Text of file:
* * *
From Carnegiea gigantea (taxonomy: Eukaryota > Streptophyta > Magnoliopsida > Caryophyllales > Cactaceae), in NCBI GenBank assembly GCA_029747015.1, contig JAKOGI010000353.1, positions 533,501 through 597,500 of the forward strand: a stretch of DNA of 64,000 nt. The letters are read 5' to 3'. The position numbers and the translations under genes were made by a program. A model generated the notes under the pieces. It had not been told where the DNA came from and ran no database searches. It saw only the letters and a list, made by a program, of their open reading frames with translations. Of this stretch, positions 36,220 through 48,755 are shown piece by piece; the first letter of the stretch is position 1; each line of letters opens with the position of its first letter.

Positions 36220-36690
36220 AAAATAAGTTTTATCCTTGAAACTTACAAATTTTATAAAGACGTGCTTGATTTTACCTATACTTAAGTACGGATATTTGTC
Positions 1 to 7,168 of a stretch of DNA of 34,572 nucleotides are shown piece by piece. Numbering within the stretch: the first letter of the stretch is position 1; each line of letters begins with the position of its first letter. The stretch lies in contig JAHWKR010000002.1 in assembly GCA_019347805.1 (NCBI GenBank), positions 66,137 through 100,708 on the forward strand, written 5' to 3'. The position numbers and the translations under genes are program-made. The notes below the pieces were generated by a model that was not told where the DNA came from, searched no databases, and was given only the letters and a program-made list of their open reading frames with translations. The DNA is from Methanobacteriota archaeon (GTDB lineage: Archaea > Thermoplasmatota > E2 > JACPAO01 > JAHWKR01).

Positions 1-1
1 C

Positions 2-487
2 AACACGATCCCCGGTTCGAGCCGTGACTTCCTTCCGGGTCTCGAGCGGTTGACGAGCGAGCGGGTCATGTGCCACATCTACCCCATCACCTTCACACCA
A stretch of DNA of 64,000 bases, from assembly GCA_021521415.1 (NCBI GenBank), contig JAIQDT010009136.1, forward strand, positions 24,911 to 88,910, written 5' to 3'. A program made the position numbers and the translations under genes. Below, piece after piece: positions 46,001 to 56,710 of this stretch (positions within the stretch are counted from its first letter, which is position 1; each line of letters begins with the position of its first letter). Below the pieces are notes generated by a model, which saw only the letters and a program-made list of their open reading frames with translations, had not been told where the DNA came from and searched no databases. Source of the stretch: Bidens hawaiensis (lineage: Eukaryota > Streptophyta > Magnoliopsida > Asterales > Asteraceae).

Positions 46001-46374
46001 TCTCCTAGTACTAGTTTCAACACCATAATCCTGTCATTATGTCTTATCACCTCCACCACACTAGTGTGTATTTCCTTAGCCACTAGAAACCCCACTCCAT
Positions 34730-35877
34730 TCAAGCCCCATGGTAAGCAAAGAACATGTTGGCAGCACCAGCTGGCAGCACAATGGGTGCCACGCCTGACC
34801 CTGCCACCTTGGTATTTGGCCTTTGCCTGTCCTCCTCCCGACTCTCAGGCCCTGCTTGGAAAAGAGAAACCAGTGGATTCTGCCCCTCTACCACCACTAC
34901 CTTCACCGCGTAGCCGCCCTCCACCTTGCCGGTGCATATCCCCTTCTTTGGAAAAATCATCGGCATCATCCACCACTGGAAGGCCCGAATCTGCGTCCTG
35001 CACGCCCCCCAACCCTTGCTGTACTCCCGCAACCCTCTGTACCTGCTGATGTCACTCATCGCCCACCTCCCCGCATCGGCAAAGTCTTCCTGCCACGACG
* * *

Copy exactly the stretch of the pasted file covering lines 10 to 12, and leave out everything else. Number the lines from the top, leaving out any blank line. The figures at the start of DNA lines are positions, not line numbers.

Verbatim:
Positions 46001-46374
46001 TCTCCTAGTACTAGTTTCAACACCATAATCCTGTCATTATGTCTTATCACCTCCACCACACTAGTGTGTATTTCCTTAGCCACTAGAAACCCCACTCCAT
Positions 34730-35877